MS; Demyelinating disease
Multiple sclerosis (MS) affects women more than men. The disorder is most commonly diagnosed between ages 20 and 40, but can be seen at any age.
MS is caused by damage to the myelin sheath, the protective covering that surrounds nerve cells. When this nerve covering is damaged, nerve signals slow down or stop.
The nerve damage is caused by inflammation. Inflammation occurs when the body's own immune cells attack the nervous system. This can occur along any area of the brain, optic nerve, and spinal cord.
It is unknown what exactly causes this to happen. The most common thought is that a virus or gene defect, or both, are to blame. Environmental factors may play a role.
You are slightly more likely to get this condition if you have a family history of MS or live in an part of the world where MS is more common.
Symptoms vary, because the location and severity of each attack can be different. Attacks can last for days, weeks, or months. Attacks are followed by periods of reduced or no symptoms (remissions). Fever, hot baths, sun exposure, and stress can trigger or worsen attacks.
It is common for the disease to return (relapse). However, the disease may continue to get worse without periods of remission.
Nerves in any part of the brain or spinal cord may be damaged. Because of this, MS symptoms can appear in many parts of the body.
Bowel and bladder symptoms:
Numbness, tingling, or pain:
Other brain and nerve symptoms:
Speech and swallowing symptoms:
Fatigue is a common and bothersome symptom as MS progresses. It is often worse in the late afternoon.
Symptoms of MS may be mimic those of many other nervous system problems. MS is diagnosed by ruling out other conditions.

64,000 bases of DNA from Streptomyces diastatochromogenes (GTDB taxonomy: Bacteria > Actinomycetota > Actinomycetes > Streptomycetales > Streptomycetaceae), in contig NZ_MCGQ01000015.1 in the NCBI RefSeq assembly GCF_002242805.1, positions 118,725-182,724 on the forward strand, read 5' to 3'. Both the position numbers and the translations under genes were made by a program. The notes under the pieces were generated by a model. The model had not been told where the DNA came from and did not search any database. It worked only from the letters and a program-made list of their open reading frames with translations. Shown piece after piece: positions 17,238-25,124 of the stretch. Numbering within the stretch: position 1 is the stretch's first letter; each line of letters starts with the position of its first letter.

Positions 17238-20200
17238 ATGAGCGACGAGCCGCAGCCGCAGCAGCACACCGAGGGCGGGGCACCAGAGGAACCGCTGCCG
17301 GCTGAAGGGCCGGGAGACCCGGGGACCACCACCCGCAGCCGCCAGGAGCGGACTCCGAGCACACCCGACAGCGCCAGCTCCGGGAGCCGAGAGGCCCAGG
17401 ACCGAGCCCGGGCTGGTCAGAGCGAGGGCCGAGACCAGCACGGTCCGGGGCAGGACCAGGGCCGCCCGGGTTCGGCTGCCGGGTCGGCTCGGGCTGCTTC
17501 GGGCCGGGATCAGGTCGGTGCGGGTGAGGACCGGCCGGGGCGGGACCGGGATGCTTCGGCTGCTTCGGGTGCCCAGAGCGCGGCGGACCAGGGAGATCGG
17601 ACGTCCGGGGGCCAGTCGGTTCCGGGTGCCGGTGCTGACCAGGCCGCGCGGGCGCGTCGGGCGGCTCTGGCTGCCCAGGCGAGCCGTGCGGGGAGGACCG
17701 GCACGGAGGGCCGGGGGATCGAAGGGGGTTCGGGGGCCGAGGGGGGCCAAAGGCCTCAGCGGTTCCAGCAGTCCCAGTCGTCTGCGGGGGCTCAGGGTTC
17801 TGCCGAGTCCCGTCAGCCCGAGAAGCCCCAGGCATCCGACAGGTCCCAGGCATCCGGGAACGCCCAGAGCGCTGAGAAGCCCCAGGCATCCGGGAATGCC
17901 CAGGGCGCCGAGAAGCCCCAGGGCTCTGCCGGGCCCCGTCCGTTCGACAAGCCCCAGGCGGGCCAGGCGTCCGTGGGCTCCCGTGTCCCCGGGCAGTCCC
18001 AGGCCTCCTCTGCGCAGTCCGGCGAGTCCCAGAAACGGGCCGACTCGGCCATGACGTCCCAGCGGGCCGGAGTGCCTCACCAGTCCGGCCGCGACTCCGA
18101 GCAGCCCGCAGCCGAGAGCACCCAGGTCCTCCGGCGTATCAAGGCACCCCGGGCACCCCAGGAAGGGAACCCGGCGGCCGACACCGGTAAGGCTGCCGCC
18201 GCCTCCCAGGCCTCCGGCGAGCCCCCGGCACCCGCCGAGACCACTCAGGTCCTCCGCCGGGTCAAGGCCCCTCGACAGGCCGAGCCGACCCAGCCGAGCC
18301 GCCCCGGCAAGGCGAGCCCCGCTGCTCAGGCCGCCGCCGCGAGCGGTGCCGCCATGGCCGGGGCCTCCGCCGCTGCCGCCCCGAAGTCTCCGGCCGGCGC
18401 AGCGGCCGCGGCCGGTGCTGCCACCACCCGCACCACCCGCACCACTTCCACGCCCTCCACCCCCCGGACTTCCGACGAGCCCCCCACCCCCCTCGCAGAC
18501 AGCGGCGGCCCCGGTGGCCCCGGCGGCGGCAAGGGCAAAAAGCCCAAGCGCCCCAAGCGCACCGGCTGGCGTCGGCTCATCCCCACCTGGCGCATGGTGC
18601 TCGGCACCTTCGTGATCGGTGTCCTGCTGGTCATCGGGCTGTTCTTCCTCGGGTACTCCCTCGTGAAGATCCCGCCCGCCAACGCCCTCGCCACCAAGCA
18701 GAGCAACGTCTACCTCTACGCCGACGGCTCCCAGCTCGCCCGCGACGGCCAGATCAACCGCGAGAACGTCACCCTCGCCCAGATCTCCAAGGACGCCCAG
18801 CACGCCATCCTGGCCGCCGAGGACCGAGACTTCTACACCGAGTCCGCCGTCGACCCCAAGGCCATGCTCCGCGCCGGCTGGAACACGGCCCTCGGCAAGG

People who have a form of MS called relapsing-remitting may have a history of at least two attacks, separated by a period of reduced or no symptoms.
The doctor may suspect MS if there are decreases in the function of two different parts of the central nervous system (such as abnormal reflexes) at two different times.
An exam of the nervous system may show reduced nerve function in one area of the body. Or it may be spread over many parts of the body. This may include:
An eye examination may show:
Tests to diagnose multiple sclerosis include:
There is no known cure for multiple sclerosis at this time. But, there are treatments that may slow the disease. The goal of treatment is to control symptoms and help you maintain a normal quality of life.
Medicines are often taken long-term. These include:
The following may also be helpful for people with MS:
Living with MS may be a challenge. You can ease the stress of illness by joining an MS support group. Sharing with others who have common experiences and problems can help you not feel alone.
Outcome varies, and is hard to predict. Although the disorder is chronic and incurable, life expectancy can be normal or almost normal. Most people with MS are active and function at work with little disability.
The following typically have the best outlook:
The amount of disability and discomfort depends on:
Most people return to normal or near-normal function between attacks. Slowly, there is greater loss of function with less improvement between attacks.
Call your health care provider if:
Houtchens MK, Lublin FD, Miller AE, Khoury SJ. Multiple sclerosis and other inflammatory demyelinating diseases of the central nervous system. In: Daroff RB, Fenichel GM, Jankovic J, Mazziotta JC, eds. Bradley’s Neurology in Clinical Practice. 6th ed. Philadelphia, Pa: Elsevier Saunders; 2012:chap 54.
Polman CH, Reingold SC, Banwell B, et al. Diagnostic criteria for multiple sclerosis: 2010 revisions to the McDonald criteria. Ann Neurol. 2011;69:292–302.
Rubin S. Management of multiple sclerosis: an overview. Disease-a-Month. 2013;59:253–260.